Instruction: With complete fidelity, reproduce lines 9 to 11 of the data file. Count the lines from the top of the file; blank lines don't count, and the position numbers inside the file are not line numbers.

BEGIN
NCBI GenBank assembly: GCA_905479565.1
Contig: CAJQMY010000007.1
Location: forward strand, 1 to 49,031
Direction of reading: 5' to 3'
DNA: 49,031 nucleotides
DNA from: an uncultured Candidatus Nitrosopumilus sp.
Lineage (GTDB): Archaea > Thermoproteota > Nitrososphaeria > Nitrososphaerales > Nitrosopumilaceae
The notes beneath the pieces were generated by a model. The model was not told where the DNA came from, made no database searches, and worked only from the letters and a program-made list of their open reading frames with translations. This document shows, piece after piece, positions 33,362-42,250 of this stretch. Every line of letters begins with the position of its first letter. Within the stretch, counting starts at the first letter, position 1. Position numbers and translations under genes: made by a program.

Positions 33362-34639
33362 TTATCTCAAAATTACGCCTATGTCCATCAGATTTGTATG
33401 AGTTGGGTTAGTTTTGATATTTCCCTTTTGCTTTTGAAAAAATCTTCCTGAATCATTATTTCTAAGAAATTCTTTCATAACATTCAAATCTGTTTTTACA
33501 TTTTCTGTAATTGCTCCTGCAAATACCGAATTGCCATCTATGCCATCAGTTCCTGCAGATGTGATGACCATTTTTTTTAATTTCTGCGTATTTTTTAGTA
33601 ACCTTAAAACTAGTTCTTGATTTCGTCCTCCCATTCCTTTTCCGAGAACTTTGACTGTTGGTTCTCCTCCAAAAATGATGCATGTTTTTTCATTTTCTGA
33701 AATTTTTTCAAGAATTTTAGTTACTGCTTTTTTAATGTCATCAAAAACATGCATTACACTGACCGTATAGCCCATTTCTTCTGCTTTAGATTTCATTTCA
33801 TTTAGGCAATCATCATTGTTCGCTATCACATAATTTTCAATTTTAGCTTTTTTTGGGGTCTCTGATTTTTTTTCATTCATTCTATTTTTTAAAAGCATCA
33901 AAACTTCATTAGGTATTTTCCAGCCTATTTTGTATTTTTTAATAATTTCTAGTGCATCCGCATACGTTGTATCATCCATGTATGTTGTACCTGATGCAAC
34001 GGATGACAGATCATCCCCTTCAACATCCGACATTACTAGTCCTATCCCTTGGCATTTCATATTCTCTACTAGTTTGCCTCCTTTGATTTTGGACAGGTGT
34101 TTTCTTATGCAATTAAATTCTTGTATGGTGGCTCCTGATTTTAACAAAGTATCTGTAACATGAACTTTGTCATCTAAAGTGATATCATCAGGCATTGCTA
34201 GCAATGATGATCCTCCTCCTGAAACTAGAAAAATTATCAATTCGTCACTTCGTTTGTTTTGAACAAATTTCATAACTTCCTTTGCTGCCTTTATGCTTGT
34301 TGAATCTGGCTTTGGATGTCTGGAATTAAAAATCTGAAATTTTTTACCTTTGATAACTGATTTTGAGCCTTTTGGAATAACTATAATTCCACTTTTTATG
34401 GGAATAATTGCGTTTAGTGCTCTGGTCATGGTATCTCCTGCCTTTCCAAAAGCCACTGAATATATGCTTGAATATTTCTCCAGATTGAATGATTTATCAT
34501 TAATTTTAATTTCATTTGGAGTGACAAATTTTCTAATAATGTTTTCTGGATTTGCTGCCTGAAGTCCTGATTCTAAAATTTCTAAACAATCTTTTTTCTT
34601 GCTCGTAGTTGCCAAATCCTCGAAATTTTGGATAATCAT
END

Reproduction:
Positions 33362-34639
33362 TTATCTCAAAATTACGCCTATGTCCATCAGATTTGTATG
33401 AGTTGGGTTAGTTTTGATATTTCCCTTTTGCTTTTGAAAAAATCTTCCTGAATCATTATTTCTAAGAAATTCTTTCATAACATTCAAATCTGTTTTTACA